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Illinois Pure Water Committee, Inc. v. Yoder

JULY 19, 1972.




APPEAL from the Circuit Court of Madison Court; the Hon. I.H. STREEPER, Judge, presiding. MR. PRESIDING JUSTICE GEORGE J. MORAN DELIVERED THE OPINION OF THE COURT:

This action for injunctive and declaratory relief was brought against the defendant, Dr. Franklin Yoder, Director of the Illinois Department of Public Health and the Alton Water Company. The defendant filed a motion to strike and dismiss the complaint and the lower court, upon consideration of the pleadings, granted defendant's motion and ruled that the complaint failed to state a cause of action. An appeal was taken from the order.

The plaintiffs are the Illinois Pure Water Committee, Inc., Ruby N. Hale, individually and as an officer of the corporation plaintiff, J.O. Bear, mayor and chief executive officer of the Village of Pesotum, Illinois, and George Edward Hiscott, IV, a Christian Scientist and resident of Highland Park, Illinois. The plaintiffs brought the action individually and as representatives of all citizens of the State of Illinois and all users of public water supplies in the State. The plaintiffs sought the following relief: (1) A temporary injunction pending the outcome of the litigation; (2) a declaration that Chapter 111 1/2, Section 121(b)(1) which provides for compulsory fluoridation of water supplies, is unconstitutional, or in the alternative; (3) a declaration that Dr. Yoder and his department have failed to adopt rules and regulations in accordance with statutory mandate; (4) a declaration that the defendants have usurped legislative function by adopting rules which do not conform to the statutory mandate; and (5) after a hearing on the cause a permanent injunction restraining defendants from (1) introducing fluorine into the water supplies and (2) enforcing or complying with the provisions of Chapter 111 1/2, Section 121(g)(1).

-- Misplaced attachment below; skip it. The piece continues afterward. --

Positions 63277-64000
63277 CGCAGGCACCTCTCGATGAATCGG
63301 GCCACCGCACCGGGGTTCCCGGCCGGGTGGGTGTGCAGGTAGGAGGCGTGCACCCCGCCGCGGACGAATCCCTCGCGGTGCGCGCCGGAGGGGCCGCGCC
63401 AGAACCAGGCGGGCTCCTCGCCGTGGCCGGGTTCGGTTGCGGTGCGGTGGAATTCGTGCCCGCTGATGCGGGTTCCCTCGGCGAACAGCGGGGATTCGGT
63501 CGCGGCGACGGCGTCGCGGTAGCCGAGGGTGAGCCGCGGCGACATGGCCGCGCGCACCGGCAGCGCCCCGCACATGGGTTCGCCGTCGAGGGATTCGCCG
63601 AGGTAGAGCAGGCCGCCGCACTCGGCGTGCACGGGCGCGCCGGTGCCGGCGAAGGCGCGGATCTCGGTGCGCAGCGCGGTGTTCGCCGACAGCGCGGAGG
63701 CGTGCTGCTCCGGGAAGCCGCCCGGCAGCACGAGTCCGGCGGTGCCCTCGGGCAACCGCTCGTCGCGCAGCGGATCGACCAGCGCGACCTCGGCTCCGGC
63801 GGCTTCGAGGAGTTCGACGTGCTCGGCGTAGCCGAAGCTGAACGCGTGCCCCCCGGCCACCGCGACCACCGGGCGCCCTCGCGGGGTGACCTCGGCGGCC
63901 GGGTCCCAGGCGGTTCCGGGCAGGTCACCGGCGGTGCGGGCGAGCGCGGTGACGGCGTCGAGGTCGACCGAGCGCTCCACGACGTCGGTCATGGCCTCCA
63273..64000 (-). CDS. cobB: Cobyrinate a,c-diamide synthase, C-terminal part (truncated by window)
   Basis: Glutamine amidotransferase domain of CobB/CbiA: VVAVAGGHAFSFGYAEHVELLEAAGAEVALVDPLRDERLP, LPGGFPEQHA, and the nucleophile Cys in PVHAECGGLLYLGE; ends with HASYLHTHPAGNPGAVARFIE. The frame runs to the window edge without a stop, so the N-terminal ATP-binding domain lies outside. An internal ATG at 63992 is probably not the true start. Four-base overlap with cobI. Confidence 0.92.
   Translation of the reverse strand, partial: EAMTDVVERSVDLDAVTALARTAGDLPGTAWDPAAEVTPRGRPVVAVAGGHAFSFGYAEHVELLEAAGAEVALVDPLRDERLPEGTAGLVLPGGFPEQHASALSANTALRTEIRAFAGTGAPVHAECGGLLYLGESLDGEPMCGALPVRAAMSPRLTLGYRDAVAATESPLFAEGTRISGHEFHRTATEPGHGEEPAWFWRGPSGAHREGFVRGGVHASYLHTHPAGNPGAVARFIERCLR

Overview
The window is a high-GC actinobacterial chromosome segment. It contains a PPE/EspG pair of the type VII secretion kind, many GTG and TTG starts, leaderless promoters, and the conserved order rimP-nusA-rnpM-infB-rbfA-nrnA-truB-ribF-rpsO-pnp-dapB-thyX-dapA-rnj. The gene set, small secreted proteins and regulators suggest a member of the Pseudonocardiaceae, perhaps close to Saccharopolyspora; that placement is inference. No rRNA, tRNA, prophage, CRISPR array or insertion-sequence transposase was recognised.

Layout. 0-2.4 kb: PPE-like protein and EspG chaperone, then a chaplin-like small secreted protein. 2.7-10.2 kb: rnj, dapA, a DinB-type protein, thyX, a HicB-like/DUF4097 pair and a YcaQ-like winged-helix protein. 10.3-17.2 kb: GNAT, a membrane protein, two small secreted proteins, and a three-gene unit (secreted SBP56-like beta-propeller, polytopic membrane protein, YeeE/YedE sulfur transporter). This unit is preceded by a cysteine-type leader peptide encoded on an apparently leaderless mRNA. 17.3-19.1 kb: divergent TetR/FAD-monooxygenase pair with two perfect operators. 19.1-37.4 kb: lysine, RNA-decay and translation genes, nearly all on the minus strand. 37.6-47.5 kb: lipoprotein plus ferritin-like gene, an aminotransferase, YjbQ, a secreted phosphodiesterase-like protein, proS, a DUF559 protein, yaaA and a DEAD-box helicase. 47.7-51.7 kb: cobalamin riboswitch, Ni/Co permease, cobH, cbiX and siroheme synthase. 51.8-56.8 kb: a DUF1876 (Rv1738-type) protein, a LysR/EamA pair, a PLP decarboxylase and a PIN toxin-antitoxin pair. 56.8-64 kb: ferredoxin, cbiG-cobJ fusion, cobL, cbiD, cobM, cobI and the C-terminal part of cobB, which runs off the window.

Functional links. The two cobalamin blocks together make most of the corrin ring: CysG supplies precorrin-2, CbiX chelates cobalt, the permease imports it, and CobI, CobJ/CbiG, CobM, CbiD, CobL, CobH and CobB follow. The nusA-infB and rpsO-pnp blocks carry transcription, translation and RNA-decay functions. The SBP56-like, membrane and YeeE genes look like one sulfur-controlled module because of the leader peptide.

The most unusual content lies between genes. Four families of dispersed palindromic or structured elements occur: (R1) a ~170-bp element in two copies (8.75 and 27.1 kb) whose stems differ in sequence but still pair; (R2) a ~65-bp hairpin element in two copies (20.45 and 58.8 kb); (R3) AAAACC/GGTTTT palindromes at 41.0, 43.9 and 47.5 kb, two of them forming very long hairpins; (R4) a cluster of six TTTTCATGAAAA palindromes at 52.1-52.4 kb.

• 1 Motions to dismiss or strike a pleading admit facts well pleaded, but not conclusions of law or conclusions of facts unsupported by allegations of specific facts upon which such conclusions rest and when constitutional issues are involved, facts relied upon to rebut the presumption of constitutionality must be specifically set forth. Pierce v. Carpenter, 20 Ill.2d 526, 169 N.E.2d 747; Heyman v. Mahin, 49 Ill.2d 284, 275 N.E.2d 421.

In amended Count I the plaintiffs allege the following:

1. That fluorine is being injected into the water system pursuant to Chapter 111 1/2, Sec. 121, and it is a poisonous, noxious and deleterious element;

2. That the defendant has not promulgated any rules nor provided for any facilities which will assure all of the citizens of the State of Illinois that poisonous or noxious substances, dangerous to the health of the citizens will not be introduced into the water supply of this State — Section 121(g)(1) requires all public supplier of water in this State to introduce the element "fluorine" into the water supply of this State under conditions which render the consumption of public water supply by the citizens of this State, potentially hazardous and dangerous to the lives, health and welfare of the citizens consuming said water;

3. That there are no provisions for trained technicians who have ability to watch the system;